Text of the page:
IV. ANALYSIS

A. Due Process

Plaintiff alleges that various DOC pre-parole and classification policies are harsher and are the proximate cause of his unfair treatment during the parole process. "There is no right under the Federal Constitution to be conditionally released before the expiration of a valid sentence, and the States are under no duty to offer parole to their prisoners." Swarthout v. Cooke, ___ U.S. ___. 131 S.Ct. 859, 862 (2011). See also Eskridge v. Casson, 471 F.Supp. 98, 101 (D. Del. 1979) ("[N]o prisoner can legitimately claim that the Delaware Parole Statute confers... a legally enforceable right to be paroled."). The mere existence of a parole system does not create a liberty interest protected by the Due Process Clause. See Greenholtz v. Inmates of Nebraska Penal and Carr. Complex, 442 U.S. 1, 4 (1979).

"[O]nce a state institutes a parole system, all prisoners have a liberty interest flowing directly from the due process clause in not being denied parole for arbitrary or constitutionally impermissible reasons." See Block v. Potter, 631 F.2d 233, 236 (3d Cir. 1980). Hence, plaintiff has a substantive due process right in being treated fairly during the parole process. See Jubilee v. Horn, 975 F.Supp. 761, 764-65 (E.D. Pa. 1997), aff'd, 151 F.3d 1025 (3d Cir. 1998).

Delaware's parole statute authorizes the Board of Parole to reduce a prisoner's minimum term of parole eligibility "when the Board is satisfied that the best interests of the public and the welfare of the person will be served by such reduction." 11 Del. C. § 4346(b). Hence, the Board of Parole has broad discretion in granting or denying parole. Plaintiff has, at most, an expectation that he may at some time be released on parole if the Board of Parole determines that his release is in the best interests of society, as well as in his best interests. See Bruton v. Minor, 568 F.Supp.2d 480, 486 (D. Del. 2008).

Assuming arguendo that the State of Delaware has created a liberty interest in parole, the Due Process clause requires that fair procedures be followed. Swarthout, 131 S.Ct. at 862. However, in the context of parole, the United States Supreme Court has held that the procedures required are "minimal." Id. An inmate must simply be given an "opportunity to be heard and [be] provided a statement of the reasons why parole was denied." Id. It is clear from the evidence of record that plaintiff has been afforded an opportunity to be heard as he has appeared before the Parole Board on numerous occasions. Moreover, upon denial of parole, the Board of Parole provided plaintiff with the reasons for denial. Thus, the elements of Due Process have been satisfied and plaintiffs procedural due process rights were not violated to the extent that family members and other individuals were not allowed to attend and participate in the parole hearings.

Finally, it is evident from the evidence of record that the Board of Parole did not rely upon DOC policies in denying plaintiff parole. Prison officials have recommended plaintiff's parole since May 1991. In its numerous denials, the Board of Parole states its reasons for denying parole and notes when the institution did "not recommend parole" ( see e.g., the March 24, 1988 denial). It is clear by the omission of reference to the institution's parole recommendations by the Board of Parole in its denials from May 1991 to the present, that the Board of Parole did not consider, or rely upon, the recommendations that plaintiff be paroled. Finally, as plaintiff conceded in his deposition, he does not know of anything that defendants could do with regard to the Board of Parole denying him parole.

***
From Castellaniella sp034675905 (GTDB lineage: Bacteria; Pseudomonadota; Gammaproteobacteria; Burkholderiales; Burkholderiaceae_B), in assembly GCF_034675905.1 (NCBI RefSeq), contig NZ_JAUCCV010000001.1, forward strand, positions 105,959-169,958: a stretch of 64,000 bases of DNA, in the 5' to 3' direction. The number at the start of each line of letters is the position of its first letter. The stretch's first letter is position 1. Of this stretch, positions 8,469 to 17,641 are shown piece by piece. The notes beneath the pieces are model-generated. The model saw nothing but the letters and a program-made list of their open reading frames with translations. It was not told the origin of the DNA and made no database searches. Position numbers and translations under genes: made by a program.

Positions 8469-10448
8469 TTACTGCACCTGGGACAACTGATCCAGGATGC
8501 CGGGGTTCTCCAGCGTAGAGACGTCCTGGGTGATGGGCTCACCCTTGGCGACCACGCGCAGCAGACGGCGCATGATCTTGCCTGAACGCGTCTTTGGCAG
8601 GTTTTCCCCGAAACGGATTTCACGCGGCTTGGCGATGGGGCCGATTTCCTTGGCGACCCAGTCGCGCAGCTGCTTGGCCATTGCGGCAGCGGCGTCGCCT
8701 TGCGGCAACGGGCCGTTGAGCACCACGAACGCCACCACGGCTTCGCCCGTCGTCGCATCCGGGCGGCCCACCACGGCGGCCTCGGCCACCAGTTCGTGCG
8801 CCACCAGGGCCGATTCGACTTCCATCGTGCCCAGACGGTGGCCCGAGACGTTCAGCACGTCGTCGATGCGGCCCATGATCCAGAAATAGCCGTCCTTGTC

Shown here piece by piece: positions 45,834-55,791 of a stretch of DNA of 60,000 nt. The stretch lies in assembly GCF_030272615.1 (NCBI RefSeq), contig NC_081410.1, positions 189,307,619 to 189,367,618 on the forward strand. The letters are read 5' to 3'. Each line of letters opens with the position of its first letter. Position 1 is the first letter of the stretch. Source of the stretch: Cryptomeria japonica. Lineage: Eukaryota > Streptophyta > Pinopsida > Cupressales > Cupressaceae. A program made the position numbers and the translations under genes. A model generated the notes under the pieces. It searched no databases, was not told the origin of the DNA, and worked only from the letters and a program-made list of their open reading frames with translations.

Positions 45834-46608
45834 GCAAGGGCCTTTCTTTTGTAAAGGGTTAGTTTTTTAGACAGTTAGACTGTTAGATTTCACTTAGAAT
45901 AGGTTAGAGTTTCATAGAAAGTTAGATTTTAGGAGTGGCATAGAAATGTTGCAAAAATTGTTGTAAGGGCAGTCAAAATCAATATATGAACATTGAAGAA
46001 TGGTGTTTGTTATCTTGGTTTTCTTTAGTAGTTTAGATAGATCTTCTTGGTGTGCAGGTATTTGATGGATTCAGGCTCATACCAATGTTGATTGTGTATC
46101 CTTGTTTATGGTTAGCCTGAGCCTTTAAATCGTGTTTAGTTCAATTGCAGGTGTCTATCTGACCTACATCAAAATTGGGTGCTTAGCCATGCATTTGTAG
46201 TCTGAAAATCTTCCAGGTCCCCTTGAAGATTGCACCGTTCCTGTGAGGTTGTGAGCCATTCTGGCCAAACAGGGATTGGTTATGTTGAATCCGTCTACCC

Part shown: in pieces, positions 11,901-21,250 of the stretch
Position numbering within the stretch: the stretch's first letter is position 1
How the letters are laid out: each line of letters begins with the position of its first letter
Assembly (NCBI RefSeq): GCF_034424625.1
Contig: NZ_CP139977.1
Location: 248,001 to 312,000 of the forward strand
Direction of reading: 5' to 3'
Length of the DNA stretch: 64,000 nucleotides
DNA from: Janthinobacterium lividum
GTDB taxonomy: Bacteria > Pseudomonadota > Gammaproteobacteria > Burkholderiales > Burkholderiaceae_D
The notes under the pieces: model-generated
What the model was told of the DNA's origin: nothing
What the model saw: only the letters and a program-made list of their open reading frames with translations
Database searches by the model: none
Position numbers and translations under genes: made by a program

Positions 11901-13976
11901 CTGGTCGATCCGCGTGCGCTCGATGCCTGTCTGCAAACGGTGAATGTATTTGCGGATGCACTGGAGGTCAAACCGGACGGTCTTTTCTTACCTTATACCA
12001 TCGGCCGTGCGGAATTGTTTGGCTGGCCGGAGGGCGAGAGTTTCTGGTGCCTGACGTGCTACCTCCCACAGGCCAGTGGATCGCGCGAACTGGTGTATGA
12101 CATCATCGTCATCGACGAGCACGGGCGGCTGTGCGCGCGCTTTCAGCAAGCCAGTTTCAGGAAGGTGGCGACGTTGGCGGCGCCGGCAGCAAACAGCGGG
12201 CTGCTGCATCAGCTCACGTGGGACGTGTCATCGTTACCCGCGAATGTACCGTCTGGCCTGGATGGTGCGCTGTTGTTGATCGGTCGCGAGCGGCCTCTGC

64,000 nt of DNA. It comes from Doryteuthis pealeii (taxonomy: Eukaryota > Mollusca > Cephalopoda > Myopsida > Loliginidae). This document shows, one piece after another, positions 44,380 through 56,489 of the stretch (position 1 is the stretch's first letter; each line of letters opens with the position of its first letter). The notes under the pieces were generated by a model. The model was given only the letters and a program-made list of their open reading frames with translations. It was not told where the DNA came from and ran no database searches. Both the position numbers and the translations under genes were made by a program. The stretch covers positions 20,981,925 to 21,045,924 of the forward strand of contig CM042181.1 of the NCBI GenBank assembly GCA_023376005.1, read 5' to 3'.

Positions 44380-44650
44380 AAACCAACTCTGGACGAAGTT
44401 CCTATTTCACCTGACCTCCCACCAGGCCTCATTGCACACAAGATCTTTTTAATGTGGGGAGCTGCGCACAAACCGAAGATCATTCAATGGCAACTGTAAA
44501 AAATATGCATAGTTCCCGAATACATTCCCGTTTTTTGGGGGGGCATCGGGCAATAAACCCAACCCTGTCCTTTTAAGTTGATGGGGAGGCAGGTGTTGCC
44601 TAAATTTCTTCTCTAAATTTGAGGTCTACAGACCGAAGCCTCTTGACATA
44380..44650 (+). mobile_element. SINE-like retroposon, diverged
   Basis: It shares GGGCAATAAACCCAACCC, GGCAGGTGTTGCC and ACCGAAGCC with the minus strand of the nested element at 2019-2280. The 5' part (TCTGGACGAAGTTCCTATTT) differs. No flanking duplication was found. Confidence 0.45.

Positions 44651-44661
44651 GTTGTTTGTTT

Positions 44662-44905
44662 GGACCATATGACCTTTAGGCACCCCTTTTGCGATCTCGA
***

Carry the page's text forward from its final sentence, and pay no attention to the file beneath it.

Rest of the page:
After reviewing the record, the court finds that no jury could reasonably find for plaintiff on his Fourteenth Amendment claims or find a violation of plaintiff's constitutional rights. Therefore, the court will grant the defendants' motion for summary judgment.

B. Ex Post Facto Clause

Plaintiff claims that the Ex Post Facto Clause is implicated because the State of Delaware has abolished parole and the time that an inmate must serve is dictated by statute or decided by the court. The Ex Post Facto Clause precludes a statutory or policy change that alters the definition of a crime or increases the punishment for a given crime. California Dep't of Corr. v. Morales, 514 U.S. 499, 506 n.3 (1995); Newman v. Beard, 617 F.3d 775, 784 (3d Cir. 2010). It is "clear from the Supreme Court cases that have reviewed legislative changes affecting parole decisions that, to demonstrate an ex post facto claim, a plaintiff must show that the effect of a retroactive change in the law or policy created a significant risk' that the sentence ultimately served will be increased above and beyond what was prescribed when the crime was consummated, as a result of the new law. Allegations that changes in the law have produced some ambiguous sort of "disadvantage, " [or]... affect[ed] a prisoner's "opportunity to take advantage of provisions for early release, '" are not sufficient grounds for bringing an ex post factor claim. Morales, 514 U.S. at 506 n.3 (citations omitted). See also Pennsylvania Prison Soc'y v. Cortes, 622 F.3d 215, 238-39 (3d Cir. 2010). "[T]here is no ex post facto violation where the retroactively applied law does not make one's punishment more burdensome, but merely creates a disadvantage." Spuck v. Ridge, 347 F.Appx. 727, 729 (3d Gir. 2009).

Here, there is no evidence of record that any change in Delaware's law has created a significant risk that the sentence plaintiff will serve will be increased beyond the length of time plaintiff was sentenced to serve. Even construing the facts in the light most favorable to plaintiff, his ex post facto claim fails as a matter of law.[4] Accordingly, the court will grant defendants' summary judgment motion on this claim.

V. CONCLUSION

For the reasons discussed above, the court will grant defendants' motion for summary judgment, will deny as moot plaintiff's objection to defendants' renewed motion for summary judgment, and will strike as untimely plaintiff's cross-motion for summary judgment.

An appropriate order will be entered.


Buy This Entire Record For $7.95

Official citation and/or docket number and footnotes (if any) for this case available with purchase.

Learn more about what you receive with purchase of this case.